Rarely, patients may have a reaction to sedative drugs, bleeding or perforation (tear in the lining). This would require admission to hospital for further treatment. At the unit we only remove small polyps to reduce this risk, and refer any large polyps found to our colleagues within the hospital. Very rarely an abnormality may not be identified due to poor bowel preparation. This may occur in less than 5% of cases, or where a polyp is smaller than 1 centimetre.
Please speak to your endoscopist if you are concerned, or would like more information.
Do I need to bring anything with me?
Make sure you bring a list of any medications you are taking. It is important to bring asthma inhalers, angina sprays and diabetic medication. Bring your consent form. You may sign this at home if you feel you have enough information.
What preparation is required before a colonoscopy?
For this examination to be successful, your bowel must be empty. It is important that you take the bowel preparation sent to you and follow the detailed instructions on how to take it and what you can eat and drink.
Please try to avoid eating seeded foods for one week prior to your procedure.
Anticoagulant advice: If you are taking Clopidogrel, or other antiplatelet tablets, you may be asked to stop it 5 days before the procedure if it is considered safe for you to do so. If this applies to you details will be included in your appointment letter. You do not need to stop taking aspirin.
If you take warfarin or other blood thinning tablets, please contact us as you may have to stop them prior to the procedure. If you have to stop warfarin it is usually for 5 days before your appointment and you need to have an INR done at your practice the day before and bring the result along with you on the day of the procedure.
If you are taking Apixaban, Rivaroxaban, Dabigatran or Edoxaban, please omit on the day of the procedure.
If you are taking iron tablets please stop 1 week prior to your procedure date.
About the colonoscopy procedure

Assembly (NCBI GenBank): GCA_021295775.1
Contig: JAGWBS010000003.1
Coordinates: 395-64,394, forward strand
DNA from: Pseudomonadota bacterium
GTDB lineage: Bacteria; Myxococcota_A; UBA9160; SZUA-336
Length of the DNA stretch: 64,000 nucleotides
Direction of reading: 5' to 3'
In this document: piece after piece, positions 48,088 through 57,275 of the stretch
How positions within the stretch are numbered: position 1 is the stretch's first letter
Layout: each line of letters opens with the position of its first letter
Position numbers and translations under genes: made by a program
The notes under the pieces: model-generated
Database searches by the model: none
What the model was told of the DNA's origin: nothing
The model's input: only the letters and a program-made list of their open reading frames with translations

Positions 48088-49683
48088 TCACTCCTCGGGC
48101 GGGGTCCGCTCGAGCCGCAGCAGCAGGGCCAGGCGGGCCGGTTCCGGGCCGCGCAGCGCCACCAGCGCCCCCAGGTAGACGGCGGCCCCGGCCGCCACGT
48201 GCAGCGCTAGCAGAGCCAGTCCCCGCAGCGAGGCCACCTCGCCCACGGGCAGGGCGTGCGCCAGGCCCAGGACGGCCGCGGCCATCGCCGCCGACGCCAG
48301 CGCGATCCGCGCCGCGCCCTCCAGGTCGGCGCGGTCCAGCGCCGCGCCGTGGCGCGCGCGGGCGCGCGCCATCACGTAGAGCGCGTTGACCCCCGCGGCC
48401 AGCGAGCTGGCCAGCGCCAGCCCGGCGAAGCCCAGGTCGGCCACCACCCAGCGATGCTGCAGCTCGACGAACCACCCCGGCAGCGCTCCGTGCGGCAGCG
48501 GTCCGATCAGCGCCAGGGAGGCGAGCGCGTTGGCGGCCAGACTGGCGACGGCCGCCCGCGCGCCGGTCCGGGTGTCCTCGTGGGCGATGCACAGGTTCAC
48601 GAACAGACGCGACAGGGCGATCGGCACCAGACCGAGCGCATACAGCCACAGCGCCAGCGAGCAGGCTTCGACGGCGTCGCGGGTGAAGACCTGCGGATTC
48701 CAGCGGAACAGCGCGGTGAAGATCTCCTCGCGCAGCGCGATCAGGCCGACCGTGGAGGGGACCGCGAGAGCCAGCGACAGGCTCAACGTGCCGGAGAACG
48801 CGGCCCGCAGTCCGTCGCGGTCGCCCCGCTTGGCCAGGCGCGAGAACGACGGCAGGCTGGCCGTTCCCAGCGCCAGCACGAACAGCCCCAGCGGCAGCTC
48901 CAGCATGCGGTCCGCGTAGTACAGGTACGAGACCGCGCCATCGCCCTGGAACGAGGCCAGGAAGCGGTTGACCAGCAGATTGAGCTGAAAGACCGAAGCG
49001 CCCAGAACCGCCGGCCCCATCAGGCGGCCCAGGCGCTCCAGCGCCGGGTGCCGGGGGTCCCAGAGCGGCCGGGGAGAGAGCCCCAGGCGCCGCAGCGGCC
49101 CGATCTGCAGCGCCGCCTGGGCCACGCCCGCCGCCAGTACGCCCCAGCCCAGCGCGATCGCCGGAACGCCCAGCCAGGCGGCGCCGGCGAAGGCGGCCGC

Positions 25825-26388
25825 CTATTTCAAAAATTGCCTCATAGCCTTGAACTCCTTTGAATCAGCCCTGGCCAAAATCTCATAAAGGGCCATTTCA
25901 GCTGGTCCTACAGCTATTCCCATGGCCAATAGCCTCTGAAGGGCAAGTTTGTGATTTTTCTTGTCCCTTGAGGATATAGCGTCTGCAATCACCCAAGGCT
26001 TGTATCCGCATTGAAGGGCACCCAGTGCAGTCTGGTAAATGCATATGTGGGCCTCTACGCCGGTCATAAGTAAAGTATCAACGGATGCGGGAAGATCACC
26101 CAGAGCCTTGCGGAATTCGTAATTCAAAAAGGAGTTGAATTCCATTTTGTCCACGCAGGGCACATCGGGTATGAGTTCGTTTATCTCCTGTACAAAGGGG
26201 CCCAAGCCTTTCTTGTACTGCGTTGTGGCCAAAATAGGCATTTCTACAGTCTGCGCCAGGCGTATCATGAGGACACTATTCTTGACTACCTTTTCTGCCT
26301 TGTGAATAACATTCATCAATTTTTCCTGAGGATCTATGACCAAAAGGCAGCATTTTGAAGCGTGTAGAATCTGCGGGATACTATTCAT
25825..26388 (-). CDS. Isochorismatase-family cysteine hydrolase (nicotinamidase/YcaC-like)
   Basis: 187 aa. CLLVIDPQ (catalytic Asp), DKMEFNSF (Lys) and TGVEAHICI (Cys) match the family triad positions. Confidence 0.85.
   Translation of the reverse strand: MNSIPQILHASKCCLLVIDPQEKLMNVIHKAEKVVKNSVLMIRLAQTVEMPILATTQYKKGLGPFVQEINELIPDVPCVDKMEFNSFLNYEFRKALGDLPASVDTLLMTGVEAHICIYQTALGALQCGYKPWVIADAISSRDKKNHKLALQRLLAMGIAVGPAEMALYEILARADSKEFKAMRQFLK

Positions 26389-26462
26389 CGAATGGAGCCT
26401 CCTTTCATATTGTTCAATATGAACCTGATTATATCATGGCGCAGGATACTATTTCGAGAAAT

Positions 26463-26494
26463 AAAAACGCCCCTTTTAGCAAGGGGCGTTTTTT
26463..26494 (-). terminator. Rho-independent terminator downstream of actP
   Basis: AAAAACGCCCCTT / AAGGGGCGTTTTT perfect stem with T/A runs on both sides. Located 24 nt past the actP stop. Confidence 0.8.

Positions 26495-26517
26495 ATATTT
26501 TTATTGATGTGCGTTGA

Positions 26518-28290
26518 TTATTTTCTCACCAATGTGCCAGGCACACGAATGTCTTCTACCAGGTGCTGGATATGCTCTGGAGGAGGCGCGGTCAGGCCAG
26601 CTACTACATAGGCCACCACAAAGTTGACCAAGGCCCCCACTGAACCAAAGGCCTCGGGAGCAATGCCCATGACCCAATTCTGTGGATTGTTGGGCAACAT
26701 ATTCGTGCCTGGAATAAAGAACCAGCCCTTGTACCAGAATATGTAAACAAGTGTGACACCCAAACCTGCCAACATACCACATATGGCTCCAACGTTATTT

A nurse will check your details, blood pressure pulse and allergies and explain the procedure. If you haven’t signed your consent form, the nurse or endoscopist will explain and sign it with you. We will ask you to change into a gown for comfort.
In the procedure room you will be made comfortable on a trolley, lying on your left hand side. A device will be attached to you to measure your heart rate and oxygen levels. We will give you some oxygen through a nasal cannula (slim tube just inside your nostril) If you are having sedation, or using Entonox (gas and air) this will be administered before the endoscopist starts the procedure. To help with the endoscope moving easily round the bowel, you may be asked to turn to your back or other side.
A biopsy (small sample of tissue) may be taken during the examination to be sent to the laboratory for more tests. You cannot feel this being done. The examination takes between 30-40 minutes.
A nurse will be with you to monitor and reassure you throughout the examination.
Do I need an anaesthetic for a colonoscopy?
A general anesthetic is not required for this procedure. We do however, offer a number of options to make you feel more comfortable during the procedure; pain relief (Fentanyl) and sedation (Midazolam) administered by injection. Entonox, which is inhaled via a mouthpiece. If you only have this, you can resume your normal activities including driving 30 minutes following your procedure.If you have either Fentanyl or Midazolam, certain restrictions apply following your procedure.
For 24 hours following your procedure you must not:
- Drive a motor vehicle
- Operate machinery including a cooker
- Drink alcohol
- Sign any legal documents
You will require an escort home.